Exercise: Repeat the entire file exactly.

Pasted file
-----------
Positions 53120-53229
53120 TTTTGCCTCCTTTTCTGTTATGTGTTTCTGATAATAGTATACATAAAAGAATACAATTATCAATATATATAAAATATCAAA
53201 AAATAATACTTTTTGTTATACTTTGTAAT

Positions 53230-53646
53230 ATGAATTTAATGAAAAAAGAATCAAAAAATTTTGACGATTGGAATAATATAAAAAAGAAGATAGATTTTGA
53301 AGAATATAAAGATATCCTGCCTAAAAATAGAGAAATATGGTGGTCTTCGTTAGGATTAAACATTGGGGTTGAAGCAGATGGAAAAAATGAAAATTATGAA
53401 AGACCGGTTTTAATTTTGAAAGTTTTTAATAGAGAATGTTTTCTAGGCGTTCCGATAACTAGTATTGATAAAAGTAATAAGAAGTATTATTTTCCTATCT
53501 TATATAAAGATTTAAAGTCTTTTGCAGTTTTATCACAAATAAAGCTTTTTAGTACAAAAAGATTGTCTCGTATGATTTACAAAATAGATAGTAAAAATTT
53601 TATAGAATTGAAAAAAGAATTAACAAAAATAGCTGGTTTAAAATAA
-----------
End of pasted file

Positions 53120-53229
53120 TTTTGCCTCCTTTTCTGTTATGTGTTTCTGATAATAGTATACATAAAAGAATACAATTATCAATATATATAAAATATCAAA
53201 AAATAATACTTTTTGTTATACTTTGTAAT

Positions 53230-53646
53230 ATGAATTTAATGAAAAAAGAATCAAAAAATTTTGACGATTGGAATAATATAAAAAAGAAGATAGATTTTGA
53301 AGAATATAAAGATATCCTGCCTAAAAATAGAGAAATATGGTGGTCTTCGTTAGGATTAAACATTGGGGTTGAAGCAGATGGAAAAAATGAAAATTATGAA
53401 AGACCGGTTTTAATTTTGAAAGTTTTTAATAGAGAATGTTTTCTAGGCGTTCCGATAACTAGTATTGATAAAAGTAATAAGAAGTATTATTTTCCTATCT
53501 TATATAAAGATTTAAAGTCTTTTGCAGTTTTATCACAAATAAAGCTTTTTAGTACAAAAAGATTGTCTCGTATGATTTACAAAATAGATAGTAAAAATTT
53601 TATAGAATTGAAAAAAGAATTAACAAAAATAGCTGGTTTAAAATAA